Brose UK signs Coventry Transport Museum deal to boost STEM skills

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Coventry Transport Museum and automotive supplier Brose UK have teamed up to help boost STEM (science, technology, engineering and mathematics) education for 12,000 young people in the Midlands.

A new Learning Officer, Mel Ballam, will be employed at the museum to engage with local secondary schools and promote UK manufacturing. Brose UK, which manufactures seat structures and window regulators for car makers including Nissan, Jaguar Land Rover and Toyota, will sponsor the position as part of its commitment to developing the next generation of engineers. The company will also look to hire 100 new staff members in the next year.

The museum will play host to 800 12-16 year-olds, who will take part in a range of educational activities including working on land speed record projects to making new machines out of recycled materials.

“We are very passionate about investing in skills and ensuring we get more young people interested in following a career in the automotive industry,” said Juergen Zahl, managing director of Brose UK. “Coventry was the centre of the automotive world for many years and we are slowly enjoying a renaissance, with significant investment in the car sector and a host of new technologies being developed by firms and universities across the region.”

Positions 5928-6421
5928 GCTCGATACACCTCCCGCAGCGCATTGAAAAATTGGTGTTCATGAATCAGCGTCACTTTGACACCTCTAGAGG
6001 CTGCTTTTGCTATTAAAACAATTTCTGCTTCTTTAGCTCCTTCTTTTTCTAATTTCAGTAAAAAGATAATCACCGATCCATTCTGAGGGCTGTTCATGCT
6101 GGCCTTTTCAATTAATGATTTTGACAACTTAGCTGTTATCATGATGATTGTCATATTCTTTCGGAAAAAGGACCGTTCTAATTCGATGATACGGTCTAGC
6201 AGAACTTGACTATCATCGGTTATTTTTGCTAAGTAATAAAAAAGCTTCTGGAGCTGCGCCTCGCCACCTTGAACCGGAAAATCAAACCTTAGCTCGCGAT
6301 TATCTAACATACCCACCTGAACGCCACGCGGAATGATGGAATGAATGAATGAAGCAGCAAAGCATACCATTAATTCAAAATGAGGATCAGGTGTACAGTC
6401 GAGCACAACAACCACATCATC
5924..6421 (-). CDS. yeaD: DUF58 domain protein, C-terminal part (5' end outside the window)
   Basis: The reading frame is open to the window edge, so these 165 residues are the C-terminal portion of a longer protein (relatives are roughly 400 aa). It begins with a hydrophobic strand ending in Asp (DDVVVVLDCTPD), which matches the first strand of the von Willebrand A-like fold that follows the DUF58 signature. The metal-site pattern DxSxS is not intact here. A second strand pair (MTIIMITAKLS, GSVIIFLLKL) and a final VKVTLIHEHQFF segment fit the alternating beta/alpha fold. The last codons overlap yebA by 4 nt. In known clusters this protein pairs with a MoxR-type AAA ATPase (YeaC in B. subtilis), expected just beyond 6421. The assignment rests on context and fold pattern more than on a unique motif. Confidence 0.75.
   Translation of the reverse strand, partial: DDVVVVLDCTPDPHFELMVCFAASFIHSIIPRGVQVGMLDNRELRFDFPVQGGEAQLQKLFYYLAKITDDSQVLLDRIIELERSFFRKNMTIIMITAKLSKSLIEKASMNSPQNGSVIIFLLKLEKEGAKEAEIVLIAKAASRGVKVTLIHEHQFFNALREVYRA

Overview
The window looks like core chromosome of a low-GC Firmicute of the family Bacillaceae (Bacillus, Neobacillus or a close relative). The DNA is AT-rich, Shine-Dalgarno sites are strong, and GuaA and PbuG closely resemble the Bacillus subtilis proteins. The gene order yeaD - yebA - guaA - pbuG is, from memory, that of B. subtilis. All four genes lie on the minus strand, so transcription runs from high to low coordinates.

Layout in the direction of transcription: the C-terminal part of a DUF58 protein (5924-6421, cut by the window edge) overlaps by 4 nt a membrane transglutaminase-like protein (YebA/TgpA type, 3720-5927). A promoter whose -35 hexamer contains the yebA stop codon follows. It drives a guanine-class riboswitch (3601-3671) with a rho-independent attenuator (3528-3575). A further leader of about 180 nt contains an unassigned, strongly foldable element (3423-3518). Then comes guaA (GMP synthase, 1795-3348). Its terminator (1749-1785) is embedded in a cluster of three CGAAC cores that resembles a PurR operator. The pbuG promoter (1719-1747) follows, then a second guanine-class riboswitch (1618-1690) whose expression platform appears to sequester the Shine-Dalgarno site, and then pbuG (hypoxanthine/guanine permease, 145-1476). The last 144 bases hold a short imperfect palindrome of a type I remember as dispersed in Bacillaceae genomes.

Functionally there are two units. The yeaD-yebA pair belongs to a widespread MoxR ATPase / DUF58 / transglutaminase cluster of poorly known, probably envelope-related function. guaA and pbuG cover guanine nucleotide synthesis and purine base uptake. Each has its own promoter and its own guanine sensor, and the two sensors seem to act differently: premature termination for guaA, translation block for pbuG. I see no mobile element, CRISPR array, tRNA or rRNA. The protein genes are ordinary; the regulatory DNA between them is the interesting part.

Coventry Transport Museum hosts the largest publicly owned collection of British vehicles in the world. It has recently undergone a major £9.5 million redevelopment, and is now positioning itself as a centre for learning for budding engineers in the region.

“We are delighted to have one of the city’s fastest-growing manufacturers on board,” said Francis Ranford, director of learning and engagement at the museum. “We now believe we can make a real impact in spreading the STEM message, especially to secondary school pupils. We are now looking for schools to come forward and share their intention to take part. Our facilities are world class and we now have the resource needed to make the most of them.”